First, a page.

My FLO experience

One hand holding another hand in support

It is the role of the FLO to provide this support, create, manage and foster relationships, engender trust; facilitate communication and create links between any other professionals whose input is required and the families concerned facilitate communication and create links between any other professionals whose input is required and the families concerned.

Complaints are Gold

hand reaching for a light bulb as a metaphor for reaching for inspiration

Many families report that they are afraid to raise concerns and complaints. They worry that doing so will have a negative impact on the support that their loved one receives, or that they will be further alienated from being involved in their loved ones lives. This has to change!

Family Liaison Officers – the future of Family Support after NHS Incidents?

Like so many organisations, over the last year we’ve had to adjust to running on-line webinars, instead of face-to-face training.  We learned a lot from our face-to-face training and now we’re using that knowledge in our webinars.  In our old style training we travelled all over England, running all day training sessions for up to 150 heath care staff members (very often NHS Trusts) from all levels, from CEO and Governors to staff who worked in A&E, Maternity and Wards.  With staff who worked in Mental Health, staff who worked with elderly people, with children, with people with Learning Disabilities …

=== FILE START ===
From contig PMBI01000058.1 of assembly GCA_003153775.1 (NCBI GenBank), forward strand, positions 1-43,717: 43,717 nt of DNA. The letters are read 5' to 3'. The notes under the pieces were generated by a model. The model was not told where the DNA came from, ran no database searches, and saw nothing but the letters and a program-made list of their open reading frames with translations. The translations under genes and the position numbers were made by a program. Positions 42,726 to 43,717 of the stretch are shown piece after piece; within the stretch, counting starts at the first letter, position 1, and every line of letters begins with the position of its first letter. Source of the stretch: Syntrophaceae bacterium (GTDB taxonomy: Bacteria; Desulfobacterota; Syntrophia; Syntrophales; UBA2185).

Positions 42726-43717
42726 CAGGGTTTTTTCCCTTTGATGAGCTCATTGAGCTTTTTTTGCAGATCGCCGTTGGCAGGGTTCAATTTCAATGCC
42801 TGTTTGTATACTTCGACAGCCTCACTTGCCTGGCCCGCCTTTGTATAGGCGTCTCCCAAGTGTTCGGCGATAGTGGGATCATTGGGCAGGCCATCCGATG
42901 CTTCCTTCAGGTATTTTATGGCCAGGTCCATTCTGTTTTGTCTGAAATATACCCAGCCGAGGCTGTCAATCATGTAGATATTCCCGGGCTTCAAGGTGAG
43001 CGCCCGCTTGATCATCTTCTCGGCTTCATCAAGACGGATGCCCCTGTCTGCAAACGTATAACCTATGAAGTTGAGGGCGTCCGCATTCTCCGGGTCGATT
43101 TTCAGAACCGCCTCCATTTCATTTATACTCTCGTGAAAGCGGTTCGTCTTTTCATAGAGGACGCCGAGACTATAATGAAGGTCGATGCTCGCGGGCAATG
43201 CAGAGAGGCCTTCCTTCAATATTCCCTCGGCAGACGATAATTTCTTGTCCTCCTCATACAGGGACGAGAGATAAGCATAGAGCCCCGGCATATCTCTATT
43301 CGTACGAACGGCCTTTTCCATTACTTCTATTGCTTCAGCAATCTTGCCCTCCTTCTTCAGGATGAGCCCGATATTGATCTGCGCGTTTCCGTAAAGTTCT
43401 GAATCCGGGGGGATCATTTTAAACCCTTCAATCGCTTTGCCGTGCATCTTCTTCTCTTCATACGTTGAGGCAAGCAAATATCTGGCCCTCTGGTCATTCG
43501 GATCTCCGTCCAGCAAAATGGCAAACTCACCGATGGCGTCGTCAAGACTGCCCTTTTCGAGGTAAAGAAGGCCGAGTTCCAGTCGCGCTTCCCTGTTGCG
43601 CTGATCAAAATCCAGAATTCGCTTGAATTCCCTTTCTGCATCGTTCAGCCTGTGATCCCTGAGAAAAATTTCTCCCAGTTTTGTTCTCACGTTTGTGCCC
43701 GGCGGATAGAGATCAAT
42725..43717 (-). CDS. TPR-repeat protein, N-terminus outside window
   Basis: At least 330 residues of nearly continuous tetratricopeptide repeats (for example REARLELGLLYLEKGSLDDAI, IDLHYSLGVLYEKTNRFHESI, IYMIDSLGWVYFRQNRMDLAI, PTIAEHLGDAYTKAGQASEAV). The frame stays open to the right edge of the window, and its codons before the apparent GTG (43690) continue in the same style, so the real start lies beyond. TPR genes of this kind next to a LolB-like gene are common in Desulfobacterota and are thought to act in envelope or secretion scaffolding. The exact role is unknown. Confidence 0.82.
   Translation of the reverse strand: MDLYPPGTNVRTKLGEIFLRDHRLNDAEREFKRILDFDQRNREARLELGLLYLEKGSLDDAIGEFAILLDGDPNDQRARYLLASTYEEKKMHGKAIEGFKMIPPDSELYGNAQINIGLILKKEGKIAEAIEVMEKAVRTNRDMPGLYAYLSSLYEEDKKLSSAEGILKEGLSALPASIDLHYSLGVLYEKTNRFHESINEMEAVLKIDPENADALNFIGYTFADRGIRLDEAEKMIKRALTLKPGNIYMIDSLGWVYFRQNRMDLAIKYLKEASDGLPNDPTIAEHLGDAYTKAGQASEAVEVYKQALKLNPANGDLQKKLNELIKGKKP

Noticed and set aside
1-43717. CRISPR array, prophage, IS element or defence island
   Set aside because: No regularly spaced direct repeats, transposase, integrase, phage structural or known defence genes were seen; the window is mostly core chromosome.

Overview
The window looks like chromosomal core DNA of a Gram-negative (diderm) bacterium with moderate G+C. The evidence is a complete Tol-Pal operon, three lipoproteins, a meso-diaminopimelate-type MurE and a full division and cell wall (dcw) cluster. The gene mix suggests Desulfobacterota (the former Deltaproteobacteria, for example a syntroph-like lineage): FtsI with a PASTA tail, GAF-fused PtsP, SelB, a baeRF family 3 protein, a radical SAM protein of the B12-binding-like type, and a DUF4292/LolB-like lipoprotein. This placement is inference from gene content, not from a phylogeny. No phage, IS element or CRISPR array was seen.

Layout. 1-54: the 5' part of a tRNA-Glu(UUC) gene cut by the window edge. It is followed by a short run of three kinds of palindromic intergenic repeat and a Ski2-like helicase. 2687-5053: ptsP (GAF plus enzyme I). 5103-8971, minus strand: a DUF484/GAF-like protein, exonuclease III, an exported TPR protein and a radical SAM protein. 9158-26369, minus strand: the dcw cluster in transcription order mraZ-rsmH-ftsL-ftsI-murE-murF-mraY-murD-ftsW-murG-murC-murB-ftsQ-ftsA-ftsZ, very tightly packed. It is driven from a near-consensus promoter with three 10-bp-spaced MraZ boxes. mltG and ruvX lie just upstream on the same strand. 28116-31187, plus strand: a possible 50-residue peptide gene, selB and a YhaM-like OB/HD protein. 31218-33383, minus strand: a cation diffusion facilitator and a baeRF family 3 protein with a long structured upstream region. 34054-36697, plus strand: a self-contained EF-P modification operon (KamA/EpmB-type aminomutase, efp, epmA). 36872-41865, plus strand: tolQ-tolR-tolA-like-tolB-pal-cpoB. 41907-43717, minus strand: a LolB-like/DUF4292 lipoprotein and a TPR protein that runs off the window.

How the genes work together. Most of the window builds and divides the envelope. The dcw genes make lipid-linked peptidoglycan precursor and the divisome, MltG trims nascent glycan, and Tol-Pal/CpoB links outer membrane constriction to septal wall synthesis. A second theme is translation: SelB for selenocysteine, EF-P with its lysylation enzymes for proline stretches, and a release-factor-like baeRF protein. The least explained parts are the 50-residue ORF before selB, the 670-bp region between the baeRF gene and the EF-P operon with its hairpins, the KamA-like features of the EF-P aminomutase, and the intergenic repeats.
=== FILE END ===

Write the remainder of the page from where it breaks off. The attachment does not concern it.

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Getting involved: contributing lived experience to research

I applied to join the Learning from Deaths: Learning and Action research Public and Relatives Steering Group in the hope that our family’s dreadful experience might be put to some good use. We don’t want other families to have to go through what we have suffered. I also knew that meeting other people who’d had harrowing experiences might be helpful to me because it might reduce my sense of isolation. The Steering Group was set up by the main researcher on the project, Dr Zoe Brummell, Anaesthetic and Intensive Care Trainee at University College London NHS Trust. The aim of …

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Inquest – a family’s perspective

My much loved daughter in law Mariana Pinto died, aged 32, on 16 October 2016.  The Coroner, issued a narrative verdict at the end of the inquest, on 13 March 2017:   “Mariana Pinto died on Sunday, 16 October 2016, when she stepped over the balcony of her home, fell from the third floor, and after some minutes rolled off the glass roof on which she had landed to the ground below. Her actions were deliberate, but she did not have the understanding necessary to categorise these as suicide.  She was in a confused state with features of psychosis.  This was …

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